That glove post was fun to do. And I've never enjoyed a pair more. They're probably due for a wash. They're getting kinda grubby.

    Not fair! I didn't get any freebies! Got the bill, though. Even before I got the EOB from the insurance company. Is that legal? Doesn't seem right anyway.

    The peas are done for this year. Too hot now for them. They were great while they lasted.

    I'll be looking for that bee video. Our neighbors, I'm sure, do question my sanity. When I took the pic of the beans the other day, I had this feeling I was being watched. I looked up to see the neighbor two doors down outside with some of his buddies, and I'm pretty sure I heard laughter coming my way....

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  10. This post reminded me of a book I read when I was much younger, titled "Mama's Bank Account" It's a story of Norweigan immigrants, but there was one part of it that made an impression and has stuck with me...

    In part of the book, the youngest daughter was in the hospital after an operation, and the mother came home after not being allowed to see her daughter. She immediately got out the bucket and the scrub brush, and prepared to scrub the floor. The other children asked what she was doing, and she replied "I'm scrubbing the floor" The children reminded her that she'd scrubbed the floors yesterday, to which she replied, "Yes, but sometimes you just have to be down on your knees."

    I don't know why that story always stuck with me.

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  11. I think I'm a fool for being in such a frenzied state of mind this spring to not notice one of my viburnums being devoured by a nasty bug!

    "Our faults no tenderness should ask, The chastening stripes must cleanse them all; But for our blunders--oh, in shame Before the eyes of heaven we fall"

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  12. Ops my Bad, you are right, it was the thunderbirds I saw in BAFB. The Blue Angels we saw while living in Colorado at the big air show. Duh, the memory is slow these days. Hope no Air Force people were reading this or they may give me a fly over while in the garden. lol...

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  13. Hey, I just emailed the hubby about the mystery rock we have. Hopefully he will tell me it is a one in a million find and we are now rich! Want to go to Hawaii with us if this is the one? We are paying... lol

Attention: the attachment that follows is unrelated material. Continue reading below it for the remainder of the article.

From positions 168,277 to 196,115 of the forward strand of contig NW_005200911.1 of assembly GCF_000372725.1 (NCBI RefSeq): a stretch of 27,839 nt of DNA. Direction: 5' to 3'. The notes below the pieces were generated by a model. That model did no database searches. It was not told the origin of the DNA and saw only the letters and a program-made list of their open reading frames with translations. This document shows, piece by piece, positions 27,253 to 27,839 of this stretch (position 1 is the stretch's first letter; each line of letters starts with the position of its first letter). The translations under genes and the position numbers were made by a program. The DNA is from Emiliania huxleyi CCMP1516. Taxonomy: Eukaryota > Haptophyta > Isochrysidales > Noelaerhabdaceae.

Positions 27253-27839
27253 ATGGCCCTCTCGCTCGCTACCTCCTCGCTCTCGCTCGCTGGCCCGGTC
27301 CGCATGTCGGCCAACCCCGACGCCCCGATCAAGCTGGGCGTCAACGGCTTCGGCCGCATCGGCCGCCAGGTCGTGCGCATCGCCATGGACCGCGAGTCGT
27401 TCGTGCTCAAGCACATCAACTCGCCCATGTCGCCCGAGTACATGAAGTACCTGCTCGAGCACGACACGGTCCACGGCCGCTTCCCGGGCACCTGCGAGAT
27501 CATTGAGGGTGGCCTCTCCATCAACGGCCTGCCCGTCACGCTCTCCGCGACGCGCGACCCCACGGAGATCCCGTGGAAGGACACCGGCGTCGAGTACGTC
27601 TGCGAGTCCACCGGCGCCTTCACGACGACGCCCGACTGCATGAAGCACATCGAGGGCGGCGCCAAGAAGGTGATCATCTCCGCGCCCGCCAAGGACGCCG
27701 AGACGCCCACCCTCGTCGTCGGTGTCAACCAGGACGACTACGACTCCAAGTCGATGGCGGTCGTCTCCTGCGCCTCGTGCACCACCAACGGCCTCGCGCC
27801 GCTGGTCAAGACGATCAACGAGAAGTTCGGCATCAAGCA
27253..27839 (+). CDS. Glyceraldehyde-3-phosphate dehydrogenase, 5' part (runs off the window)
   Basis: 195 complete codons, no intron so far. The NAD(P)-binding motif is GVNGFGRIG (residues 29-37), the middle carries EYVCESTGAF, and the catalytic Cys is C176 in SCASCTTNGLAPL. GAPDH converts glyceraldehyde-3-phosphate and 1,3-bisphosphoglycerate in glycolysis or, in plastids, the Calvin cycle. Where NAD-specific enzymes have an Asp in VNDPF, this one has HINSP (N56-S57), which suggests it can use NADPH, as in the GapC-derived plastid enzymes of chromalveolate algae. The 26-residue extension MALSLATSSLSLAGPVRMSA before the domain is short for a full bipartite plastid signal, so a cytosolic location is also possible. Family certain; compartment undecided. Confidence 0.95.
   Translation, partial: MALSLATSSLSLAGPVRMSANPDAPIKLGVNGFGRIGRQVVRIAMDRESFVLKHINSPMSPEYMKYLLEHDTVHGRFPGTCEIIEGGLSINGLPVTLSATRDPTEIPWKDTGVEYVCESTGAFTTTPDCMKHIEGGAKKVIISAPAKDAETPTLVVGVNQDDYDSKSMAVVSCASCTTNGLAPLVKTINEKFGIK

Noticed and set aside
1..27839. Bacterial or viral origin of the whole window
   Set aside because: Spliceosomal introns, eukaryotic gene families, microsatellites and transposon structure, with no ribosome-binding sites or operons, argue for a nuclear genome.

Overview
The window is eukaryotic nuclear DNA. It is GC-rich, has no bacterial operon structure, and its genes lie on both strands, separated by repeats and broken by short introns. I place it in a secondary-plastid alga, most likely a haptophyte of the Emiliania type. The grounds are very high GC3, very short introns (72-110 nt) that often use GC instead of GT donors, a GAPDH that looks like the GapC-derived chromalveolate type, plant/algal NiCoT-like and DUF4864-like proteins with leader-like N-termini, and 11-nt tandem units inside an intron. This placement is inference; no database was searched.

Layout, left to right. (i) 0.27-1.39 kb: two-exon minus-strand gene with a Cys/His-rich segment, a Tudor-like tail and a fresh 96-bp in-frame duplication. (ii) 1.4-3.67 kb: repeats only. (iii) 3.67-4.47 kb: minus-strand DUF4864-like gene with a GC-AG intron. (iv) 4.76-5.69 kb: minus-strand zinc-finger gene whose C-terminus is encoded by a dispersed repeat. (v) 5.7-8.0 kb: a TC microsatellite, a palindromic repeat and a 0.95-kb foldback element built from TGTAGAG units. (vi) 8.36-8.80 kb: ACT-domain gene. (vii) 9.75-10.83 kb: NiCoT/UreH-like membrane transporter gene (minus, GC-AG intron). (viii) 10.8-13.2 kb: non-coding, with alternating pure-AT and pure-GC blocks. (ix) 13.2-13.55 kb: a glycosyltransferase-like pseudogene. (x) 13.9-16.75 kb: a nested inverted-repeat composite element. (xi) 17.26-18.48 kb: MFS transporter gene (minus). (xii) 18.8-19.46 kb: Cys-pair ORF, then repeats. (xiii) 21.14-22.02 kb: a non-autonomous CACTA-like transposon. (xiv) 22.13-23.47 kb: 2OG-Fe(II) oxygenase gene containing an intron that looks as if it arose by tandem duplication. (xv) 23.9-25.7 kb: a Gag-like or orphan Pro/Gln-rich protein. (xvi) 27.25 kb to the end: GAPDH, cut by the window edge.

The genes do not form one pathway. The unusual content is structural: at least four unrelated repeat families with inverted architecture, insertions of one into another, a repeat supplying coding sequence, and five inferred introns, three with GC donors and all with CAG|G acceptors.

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  14. Claude, that book sounds like a good read to me. Time on the knees can't be misspent.

    TC, I hope your viburnum survives the attack and that your frenzied state of mind settles down. I'll have to tell the story sometime about a funny sermon I heard when we first moved to Paducah. There was a certain directive aimed at dealing with attacks. It had an ambiguity that I know you would appreciate.

    Skeeter, you're not bad. The only reason I know about the Thunderbirds is that I saw them perform when my dad was stationed at an AFB in Germany. And we are now close to the home of the Blue Angels at Pensacola NAS. Regarding the e-mail to SAM: He will get back with you on that next week. Sorry for the delay! Hawaii sounds like fun. A muu-muu dress code is just the ticket.

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  15. You seem really into flowers.

    Mr. Write wishes to thank you for leaving a comment on his post about a writers' workshop in Salt Lake City UT. Writing resources have really grown here in the last few years. there are many print on demand publishers you can view on Internet.

    If you want to view any other posts at "Mister Write," do so soon. I'm changing my focus, and "Mister Write" will be deleted in favor of something I feel is more important.

    Thanks again. Your blog is beautiful.

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  16. ahh yes, the old gardening with anger injury. It happened at work and led to a groin pull.

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  17. Mr. Write, thank you for stopping by and commenting. I'm glad you like the blog. I'll be sure to pop over and see what you have before it disappears. When you decide what your new blog will be called, let me know so I can bookmark it.

    Wayne, I'm realizing that even if my anger seems "righteous" at the time, it still ends up hurting like hell. Better to let it diffuse a bit before grabbing a gardening implement. I hope your groin injury has mended.